Drinking Water Facts & Fiction

Myth: We have lots of water in Ontario, so there’s nothing to worry about.

FACT: Because we are surrounded by water we tend to think there is an unlimited supply. In reality, there isn’t. All of the water we have, and will ever have, is in constant motion, moving around the planet as it changes from solid to liquid to vapour. When we take water faster than it can be replenished, we face shortages and sometimes even water-use bans. Pressures on our water supplies include drought, contamination, and the demands of a growing population.

Myth: Water is a natural resource so it should be free.

FACT: Water is free. But it costs a lot to pump, deliver, store, treat, and remove drinking and wastewater for more than 80-percent of Ontario’s residents, whom rely on municipal water systems. Ontarians who use municipal water pay monthly fees for this service, but studies have shown that this is not enough to cover the cost of operating, repairing, and upgrading/ expanding drinking or wastewater treatment systems for growing populations.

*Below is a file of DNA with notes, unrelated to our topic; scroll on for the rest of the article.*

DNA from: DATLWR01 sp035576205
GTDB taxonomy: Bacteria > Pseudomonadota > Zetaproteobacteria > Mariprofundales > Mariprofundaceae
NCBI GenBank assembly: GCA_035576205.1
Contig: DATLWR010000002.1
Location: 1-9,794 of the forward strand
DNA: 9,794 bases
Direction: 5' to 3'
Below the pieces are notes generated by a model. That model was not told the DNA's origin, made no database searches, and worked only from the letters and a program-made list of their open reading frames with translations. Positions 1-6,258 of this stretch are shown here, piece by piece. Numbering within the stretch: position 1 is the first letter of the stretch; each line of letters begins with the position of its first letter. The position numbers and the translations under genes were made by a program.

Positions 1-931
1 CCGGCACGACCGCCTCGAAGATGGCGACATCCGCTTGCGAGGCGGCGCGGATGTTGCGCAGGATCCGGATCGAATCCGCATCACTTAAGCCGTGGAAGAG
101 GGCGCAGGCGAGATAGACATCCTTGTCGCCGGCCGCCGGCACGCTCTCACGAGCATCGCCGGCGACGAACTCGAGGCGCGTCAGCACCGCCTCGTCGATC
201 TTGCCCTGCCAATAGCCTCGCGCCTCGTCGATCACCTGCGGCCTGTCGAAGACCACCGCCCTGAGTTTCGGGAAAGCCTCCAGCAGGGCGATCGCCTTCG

Myth: Ontarians are already careful about conserving water.

FACT: Most of us aren’t fully aware of how much water we actually use or how we can make better use of it. We can easily cut our water use in half by making simple changes such as repairing leaky faucets, retrofitting toilets and showerheads, using efficient appliances, washing our cars and watering our lawns less often, and washing only full loads of laundry and dishes. Most of us won’t even notice the difference, but our water systems will.

Myth: Our water is treated, so we don’t need to worry about the health of drinking water sources.

FACT: It is very important to protect our drinking water at the source. Water treatment systems do not remove all contaminants from water, especially chemicals. Also, more than two million Ontarians do not have access to municipal water and draw their drinking water directly from untreated groundwater sources. Sometimes contamination problems develop that are impossible to correct, causing water supply sources to be shut down. Water treatment is only one method of protecting drinking water- other methods include preventing contamination of source water, using adequate distribution systems, testing water, and properly training water managers.

This information made possible with thanks to Conservation Ontario. To visit them click on their logo.

Conservation Ontario